Also, I know it’s easy to be lazy and say to a publication, “I’d like to write, got anything for me?” but that’s generally gonna get you nowhere AND you can do that anyway. Send your pitch and then at the bottom, say I’m a freelance writer and open to writing about blank, blank, and blank. So play the game and throw out a pitch or two even if you secretly think they’re crap. They’ll appreciate you took the time to develop an idea.
3. Contact the editor and don’t stop until you reach them and find if they’ve read your pitch. I know that sounds like I’m a stalker out of a horror movie, but I constantly e-mail, re-email, look them up on twitter and engage them there, call up their office, call up their colleagues and I have pretty much never had an editor tell me this was a bad thing as far as I can remember. They have really busy in boxes and generally won’t know you exist and sometimes they’ll work with you for a year and a half and forget you. It also helps that I generally space these things out a week at a time to avoid bothering them too much.
A case in point:
This morning I just got a letter from a guy named Jesse who was listed as the editor of Vulture Magazine after writing him either two or three times and randomly tweeting him at various points “hey, I sent you an email” (sometimes after saying something insightful in response to his thing).
Your tweet reminded me to look at this. I don't really look at this email that often. I'll say this, I am not an editor, so I don't really assign anything.
But I don't think any of these pitches exactly work. It's hard to say why, but they don't. In general, your best bet is probably reaching out to Nate Jones, who is our movie editor, with a pitch that demands specific expertise.
A letter like this gives you clues as to what to work for if you write back. I just wrote back thanking him and he dropped another hint of advice:
“No problem. I understand it's hard to sort of breakthrough.
But, yeah, you have to think what is a story only I can do or at minimum a story the site doesn't have someone to do“
I asked a question for clarification with possible topics A, B, and C and he replied and said “yes, pitch something about topic C”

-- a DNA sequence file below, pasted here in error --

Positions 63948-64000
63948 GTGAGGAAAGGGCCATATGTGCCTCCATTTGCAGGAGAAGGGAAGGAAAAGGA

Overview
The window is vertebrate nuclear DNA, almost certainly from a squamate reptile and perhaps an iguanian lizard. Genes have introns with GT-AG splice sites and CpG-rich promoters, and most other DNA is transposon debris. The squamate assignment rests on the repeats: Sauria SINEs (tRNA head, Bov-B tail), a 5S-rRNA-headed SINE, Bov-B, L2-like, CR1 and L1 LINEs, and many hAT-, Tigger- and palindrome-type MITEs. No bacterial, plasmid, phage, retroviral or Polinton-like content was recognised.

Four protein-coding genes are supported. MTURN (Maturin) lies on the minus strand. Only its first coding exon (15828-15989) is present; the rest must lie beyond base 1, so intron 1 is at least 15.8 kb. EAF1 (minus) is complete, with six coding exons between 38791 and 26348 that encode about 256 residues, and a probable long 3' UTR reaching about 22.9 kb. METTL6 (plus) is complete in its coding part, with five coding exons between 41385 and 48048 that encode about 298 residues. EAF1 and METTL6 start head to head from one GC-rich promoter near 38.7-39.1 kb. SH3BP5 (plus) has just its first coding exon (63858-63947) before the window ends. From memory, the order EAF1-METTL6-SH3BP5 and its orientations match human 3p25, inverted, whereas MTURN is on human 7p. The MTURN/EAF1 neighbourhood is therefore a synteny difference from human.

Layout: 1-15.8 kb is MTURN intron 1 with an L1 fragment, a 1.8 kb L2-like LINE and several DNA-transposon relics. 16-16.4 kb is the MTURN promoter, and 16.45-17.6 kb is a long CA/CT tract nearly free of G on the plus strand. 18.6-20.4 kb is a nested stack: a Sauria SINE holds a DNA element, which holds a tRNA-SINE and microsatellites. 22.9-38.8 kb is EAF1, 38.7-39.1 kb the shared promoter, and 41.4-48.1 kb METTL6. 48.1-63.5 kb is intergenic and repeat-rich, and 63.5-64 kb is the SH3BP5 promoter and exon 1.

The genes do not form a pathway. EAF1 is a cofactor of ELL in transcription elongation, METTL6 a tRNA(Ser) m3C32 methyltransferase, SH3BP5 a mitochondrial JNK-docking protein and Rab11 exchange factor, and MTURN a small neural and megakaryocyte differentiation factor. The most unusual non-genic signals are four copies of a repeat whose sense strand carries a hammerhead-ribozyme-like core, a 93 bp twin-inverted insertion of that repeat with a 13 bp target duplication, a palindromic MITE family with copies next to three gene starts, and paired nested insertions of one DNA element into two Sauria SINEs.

Keep gleaming clues like these and try to meet people for the publications you have written for. I generally talk to people on twitter or might fb them if we start to have a lot of back and forth.
If you do get an article greenlit, get terms beforehand, and realize it could be rocky writing for an editor for the first time. Each editor is different and has different demands, some are bat-s**t crazy, some are really demanding and some give no guidance at all. Your job is to figure out what kind of editor that person is and adapt to their style over the course of the editing and the next pitch. For many publications, the editor fact-checks the freelancers harder than staff and they will fact-check nearly everything in your article the first time you submit something, so double-check every proper noun and fact in addition to grammar (something I admittedly didn’t do when a friend got me a trial at zergnet where I had grammatical errors in the first sentence, they never read past that and I was finished there).
Other than lost time and the hits to your ego from the near-constant rejection from people telling you your ideas suck before meeting people who will eventually like them, there’s virtually nothing to lose by trying out the freelance market. You can form relationships that could lead to jobs, you can pick up interesting experiences, you can get money that could hold you over until a “job” comes in. On a larger level, freelancing is about redefining what you think a job is which is the best defense against Plan A not working out. It’s a wide world out there.